In the wake of a looming drought which is threatening livestock in Matabeleland South, an appeal has been made for supplementary feeding and the intervention of government to assist with drought mitigation measures.
Leaders in the province are calling for stakeholders to start working on mitigation measures to avoid loss livestock.
Secretary General of the Livestock Union, Mr Raphael Moyo said timely intervention measures could save the national herd.
He also said they have advised farmers to sell a few of their animals and procure stock feed and vaccines so as to sustain the rest of the animals.
The livestock farmers union said if there is no immediate intervention, over 50 percent of the national herd could be wiped out.
“What we need now is for government to come in and assist while there is time so as to support the initiative of farmers whom we have advised to sell a few of their animals and use that money to buy stock feed. Our prediction is that if we do not plan well we will lose over 50 percent of the animals so this is critical for us and the government,” he said.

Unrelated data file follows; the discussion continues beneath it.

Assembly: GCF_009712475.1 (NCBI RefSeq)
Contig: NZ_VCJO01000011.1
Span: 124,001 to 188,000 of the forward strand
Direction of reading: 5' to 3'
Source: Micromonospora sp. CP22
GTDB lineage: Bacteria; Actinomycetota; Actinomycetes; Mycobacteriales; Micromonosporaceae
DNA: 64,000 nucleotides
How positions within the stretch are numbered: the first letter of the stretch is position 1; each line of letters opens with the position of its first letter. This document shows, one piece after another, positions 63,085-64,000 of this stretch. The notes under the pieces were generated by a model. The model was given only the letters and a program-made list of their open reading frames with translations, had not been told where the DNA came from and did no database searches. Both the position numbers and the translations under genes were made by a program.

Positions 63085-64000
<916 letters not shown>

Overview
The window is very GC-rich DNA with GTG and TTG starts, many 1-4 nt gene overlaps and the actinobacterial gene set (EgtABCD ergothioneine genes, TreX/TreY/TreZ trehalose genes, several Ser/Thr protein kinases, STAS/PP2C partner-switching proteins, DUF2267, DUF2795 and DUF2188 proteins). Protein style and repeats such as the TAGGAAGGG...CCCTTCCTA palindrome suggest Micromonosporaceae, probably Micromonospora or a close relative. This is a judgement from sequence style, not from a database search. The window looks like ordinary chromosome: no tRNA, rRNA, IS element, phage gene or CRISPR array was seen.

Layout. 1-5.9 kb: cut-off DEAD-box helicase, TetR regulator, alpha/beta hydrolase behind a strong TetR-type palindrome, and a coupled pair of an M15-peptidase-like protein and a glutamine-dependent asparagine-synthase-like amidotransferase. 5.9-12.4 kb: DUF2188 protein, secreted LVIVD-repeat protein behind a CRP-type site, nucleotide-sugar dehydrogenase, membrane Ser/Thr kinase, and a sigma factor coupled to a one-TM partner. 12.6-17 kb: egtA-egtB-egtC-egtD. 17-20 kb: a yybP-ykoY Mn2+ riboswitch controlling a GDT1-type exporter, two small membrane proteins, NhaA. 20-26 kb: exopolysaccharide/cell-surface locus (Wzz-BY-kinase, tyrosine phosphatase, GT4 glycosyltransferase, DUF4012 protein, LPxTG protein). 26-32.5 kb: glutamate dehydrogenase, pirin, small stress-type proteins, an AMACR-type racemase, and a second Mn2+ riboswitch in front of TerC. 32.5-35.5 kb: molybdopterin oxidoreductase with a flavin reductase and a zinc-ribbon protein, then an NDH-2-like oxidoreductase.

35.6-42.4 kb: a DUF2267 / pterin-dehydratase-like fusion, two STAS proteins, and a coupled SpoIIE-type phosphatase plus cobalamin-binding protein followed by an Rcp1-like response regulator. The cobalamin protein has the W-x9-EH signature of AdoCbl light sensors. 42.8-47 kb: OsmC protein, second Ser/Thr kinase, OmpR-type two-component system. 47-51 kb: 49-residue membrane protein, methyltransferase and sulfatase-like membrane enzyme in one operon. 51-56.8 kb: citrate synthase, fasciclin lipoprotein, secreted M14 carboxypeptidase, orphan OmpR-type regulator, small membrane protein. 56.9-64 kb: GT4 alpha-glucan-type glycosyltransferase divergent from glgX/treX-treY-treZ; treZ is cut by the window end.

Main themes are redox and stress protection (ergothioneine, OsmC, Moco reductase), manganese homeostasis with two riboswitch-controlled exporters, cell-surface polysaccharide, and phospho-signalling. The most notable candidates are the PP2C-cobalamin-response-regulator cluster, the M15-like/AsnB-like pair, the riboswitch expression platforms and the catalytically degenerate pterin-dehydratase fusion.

Senator Chief Nyangazonke also encouraged the government to consider declaring a state of disaster in the livestock sector so that resources are mobilised with institutions such as Food and Agricultural Organisation coming in to assist as was the situation three years ago, where they provided survival ration stock feed to farming communities.
He appealed for support from the Zimbabwe Parks and Wildlife Management Authority to assist with relief grazing for farmers living next to national parks, especially those areas which have no buffalos.
“If the department of Zimparks could assist farmers by offering relief grazing, this would be a big part of the strategy to save the national herd but government is the main stakeholder here and it must lead in this intervention,” said Senator Chief Nyangazonke.
Water remains a major issue in saving animals and an appeal has been made for the relevant government department which deals with water to start drilling boreholes for the watering of animals and wildlife.